Italy imposes 40% windfall tax on banks in 2023.

Italy imposes 40% windfall tax on banks in 2023.

Italy Surprises Banks with 40% Tax on Profits, Sending Shockwaves

italian banks

Italy has dealt a surprising blow to its banks and sent shockwaves across the European banking sector by announcing a one-off 40% tax on profits earned from higher interest rates. This follows the government’s reprimand of lenders for failing to reward deposits. The move came as a surprise, even to some ministers at the recent cabinet meeting.

The higher official interest rates have resulted in record profits for banks, with the cost of loans soaring while banks hold back on paying more interest on deposits. Countries such as Spain and Hungary have already imposed windfall taxes on the sector, and it is possible that other countries may follow suit in light of Italy’s decision.

Italy’s Prime Minister, Giorgia Meloni, had initially floated the idea earlier in the year but seemed to have cooled on the plan. However, bumper first-half results from banks brought the issue back into focus and prompted the government to take action on the eve of the summer political shutdown.

Deputy Prime Minister Matteo Salvini highlighted the disparity between the rise in the cost of money and what is being received by current account holders, stating that if the burden has doubled for households and businesses, the amount received by account holders has certainly not doubled.

Lenders in Italy have passed on, on average, only 12% of the rise in rates to their depositors, compared to 22% in the euro area, according to calculations by Jefferies. Salvini pointed out that the profits of Italian banks for the first half of the year reach billions, which further highlights the discrepancy between what banks earn and what account holders receive.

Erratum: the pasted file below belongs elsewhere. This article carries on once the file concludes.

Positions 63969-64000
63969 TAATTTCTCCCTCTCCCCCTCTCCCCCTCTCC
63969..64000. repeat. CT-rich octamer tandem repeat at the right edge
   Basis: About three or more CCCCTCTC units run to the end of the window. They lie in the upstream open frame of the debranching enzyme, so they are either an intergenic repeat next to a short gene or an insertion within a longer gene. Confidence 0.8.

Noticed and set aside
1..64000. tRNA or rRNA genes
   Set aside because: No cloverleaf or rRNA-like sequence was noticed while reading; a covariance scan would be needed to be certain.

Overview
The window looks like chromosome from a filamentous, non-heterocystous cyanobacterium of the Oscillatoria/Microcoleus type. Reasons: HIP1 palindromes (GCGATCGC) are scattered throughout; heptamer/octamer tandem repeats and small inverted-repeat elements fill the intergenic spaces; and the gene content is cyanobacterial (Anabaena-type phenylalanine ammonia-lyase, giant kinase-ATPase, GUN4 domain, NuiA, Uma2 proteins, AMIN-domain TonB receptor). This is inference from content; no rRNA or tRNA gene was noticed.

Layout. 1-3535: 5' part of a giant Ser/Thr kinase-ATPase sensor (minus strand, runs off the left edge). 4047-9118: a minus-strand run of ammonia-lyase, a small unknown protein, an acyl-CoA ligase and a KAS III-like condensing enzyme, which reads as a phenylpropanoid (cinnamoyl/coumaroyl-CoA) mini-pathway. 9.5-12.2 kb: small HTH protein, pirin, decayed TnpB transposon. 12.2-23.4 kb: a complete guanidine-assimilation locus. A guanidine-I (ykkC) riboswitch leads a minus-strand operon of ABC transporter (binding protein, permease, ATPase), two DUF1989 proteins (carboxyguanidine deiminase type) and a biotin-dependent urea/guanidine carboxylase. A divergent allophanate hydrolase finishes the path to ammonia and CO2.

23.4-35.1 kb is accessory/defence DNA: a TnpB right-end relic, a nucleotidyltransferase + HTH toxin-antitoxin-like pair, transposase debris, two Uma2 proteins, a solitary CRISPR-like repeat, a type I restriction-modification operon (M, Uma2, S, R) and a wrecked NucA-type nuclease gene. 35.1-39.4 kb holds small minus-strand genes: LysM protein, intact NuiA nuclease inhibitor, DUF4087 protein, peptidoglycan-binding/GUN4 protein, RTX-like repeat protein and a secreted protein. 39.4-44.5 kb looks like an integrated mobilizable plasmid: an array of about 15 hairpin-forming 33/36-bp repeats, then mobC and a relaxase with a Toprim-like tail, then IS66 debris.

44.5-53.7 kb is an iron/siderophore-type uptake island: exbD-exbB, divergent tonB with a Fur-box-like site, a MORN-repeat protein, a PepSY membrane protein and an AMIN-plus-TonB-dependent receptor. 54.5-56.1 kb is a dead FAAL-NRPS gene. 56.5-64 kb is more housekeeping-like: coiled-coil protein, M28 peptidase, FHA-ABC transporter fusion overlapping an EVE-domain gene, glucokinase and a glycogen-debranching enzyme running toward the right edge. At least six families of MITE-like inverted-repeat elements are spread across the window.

The announcement had an immediate impact on the Italian banking share index, which plunged 7.2%, with sector leaders Intesa Sanpaolo and UniCredit experiencing significant drops. This decline also dragged down the European index by 2.8%. Italian banks have seen significant growth of 50% over the past year, outperforming their European counterparts.

The Italian government intends to use the proceeds from the tax to provide assistance to those struggling with the high cost of living, such as mortgage holders.

Windfall for the Treasury

According to Citi analysts, the tax could potentially reduce Italian banks’ net income for 2023 by almost a fifth. Bank of America estimated that the government could raise between 2-3 billion euros from the tax. Sources from the Treasury indicated that they expect to collect less than 3 billion euros from the measure. This estimate is similar to the 2.8 billion euros raised from this year’s windfall tax on energy companies.

The tax will be applicable only in 2023, with banks required to pay the sums by June 30, 2024. The measure specifically targets the net interest margin (NIM), which measures the income derived from the difference between lending and deposit rates.

Italian banks reported much stronger than expected results for the first six months of the year, with all major lenders upgrading their profit outlook due to higher interest rates. Unlike their counterparts in some other European countries, Italian banks did not charge for deposits when official rates fell below zero. Although they have reduced current account costs, they have refused to reward cash held in these accounts, stating that it is meant for day-to-day use and not for investment purposes.

The impact of the tax on Italian banks’ profitability remains to be seen, but its introduction sends a clear message to the banking sector. Italy’s decision to impose the tax serves as a reminder to banks that they must not neglect their depositors while reaping record profits from higher interest rates. The move also raises the question of whether other countries will follow suit and impose similar windfall taxes in the future.